Eduard 1/48 Fairey Fulmar Mk.II

By Scott Hackney

Introduction

A Fulmar is a bird that looks superficially like a gull, but are unrelated, and are in fact petrels. Fulmars replaced Skuas, another bird. You may think I’m crazy, but these are the facts!

OK, so Fairey Fulmar was an early war Fleet Air Arm (FAA) aircraft that replaced Blackburn Skua. For a carrier borne fighter the Fulmar was rather large. The Fulmar owes its size to both its pedigree and its design philosophy. 600 Fulmars were built between 1940 and 1941.

The Fulmar was based on a replacement aircraft for the Fairey Battle and you can certainly see the family resemblance. The philosophy of the Fulmar was twofold. The FAA wanted a two man crew to handle the navigation duties over water. Also the FAA believed their aircraft were for “blue water missions”. They were not supposed to tangle with land based fighters like the Bf-109. One might call this idea into question, but that was the plan. Actually Fulmars shot down 112 enemy aircraft making it the number one Fleet Air Arm fighter of WWII!

The Kit

In 2007 MPM released the Fulmar Mk I. This is a really nice kit representing the early Fulmars. Eduard followed up the release as they are known to do with several beautiful color etch detail sets and a masking set. In 2008 Eduard released their own Fulmar, this time the Mk II. Both kits are from the same molds, but Eduard’s Mk II has the color etch and masking set included -bonus! The MkII has an increase in engine horsepower and are “tropicalized” as represented by the extra scoops under the chin.

The kit itself is beautifully modeled in light gray plastic. The engraved surface detail is nicely rendered with both panel lines and rivet detail. Make no mistake this is big, well done kit loaded with extra details provided by etched metal.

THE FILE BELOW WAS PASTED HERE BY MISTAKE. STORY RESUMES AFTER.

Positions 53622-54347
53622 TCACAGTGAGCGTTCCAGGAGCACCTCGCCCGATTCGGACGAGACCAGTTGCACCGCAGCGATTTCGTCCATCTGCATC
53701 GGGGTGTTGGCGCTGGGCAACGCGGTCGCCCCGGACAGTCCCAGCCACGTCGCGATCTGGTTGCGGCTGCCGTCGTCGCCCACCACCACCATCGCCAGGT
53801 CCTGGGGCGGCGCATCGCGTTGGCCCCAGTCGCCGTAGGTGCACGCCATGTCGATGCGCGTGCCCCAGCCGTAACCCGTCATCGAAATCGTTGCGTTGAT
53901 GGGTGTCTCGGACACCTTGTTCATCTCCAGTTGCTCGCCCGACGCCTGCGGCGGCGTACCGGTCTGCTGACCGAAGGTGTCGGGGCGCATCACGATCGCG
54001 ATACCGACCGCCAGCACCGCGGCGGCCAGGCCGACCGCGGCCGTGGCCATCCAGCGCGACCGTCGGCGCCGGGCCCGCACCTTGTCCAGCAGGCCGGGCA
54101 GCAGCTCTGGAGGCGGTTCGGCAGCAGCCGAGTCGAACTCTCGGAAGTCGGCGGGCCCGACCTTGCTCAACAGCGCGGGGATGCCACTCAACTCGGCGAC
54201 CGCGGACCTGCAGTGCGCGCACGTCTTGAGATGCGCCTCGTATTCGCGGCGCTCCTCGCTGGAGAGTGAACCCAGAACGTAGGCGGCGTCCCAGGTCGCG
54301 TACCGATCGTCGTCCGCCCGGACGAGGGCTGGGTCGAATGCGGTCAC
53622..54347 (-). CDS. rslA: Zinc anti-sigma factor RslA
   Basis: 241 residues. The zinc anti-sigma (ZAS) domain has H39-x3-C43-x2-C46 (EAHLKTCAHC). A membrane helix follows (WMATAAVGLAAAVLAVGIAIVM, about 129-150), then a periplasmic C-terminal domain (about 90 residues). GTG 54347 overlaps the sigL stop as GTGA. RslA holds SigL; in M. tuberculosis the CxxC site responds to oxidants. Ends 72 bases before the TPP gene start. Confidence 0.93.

The Eduard color etch adds a lot of rich detail to the cockpit. The clear parts are thin and clear with no distortions. A minor issue here is the pilot’s canopy which is molded as a single piece. A little careful surgery and the sliding piece will easily slide back exposing that beautiful cockpit.

A little test fitting revealed no obvious fit problems and that feeling is echoed by builds of the MPM MkI. There are decals for five schemes, all the same color, but with some interesting diversions. The yellow tailed Fulmar represents an aircraft from Operation Pedestal, the heavily armed convoy carrying supplies to Malta. Another scheme has American markings. Many FAA aircraft that participated in Operation Torch, the invasion of North Africa carried US markings. I’ve read the US markings were to avoid confusion by having only type of roundel, and the British were trying to lower their visibility. I don’t know which one is true.

Conclusion

Fulmars served until February 1945 as Fulmar Mk II night fighters, so there was at least one more version of this bird in some company’s future. Eduard’s Fulmar Mk II is a welcome addition to a growing line of WWII FAA aircraft.

Thanks to Eduard for supplying the review kit.

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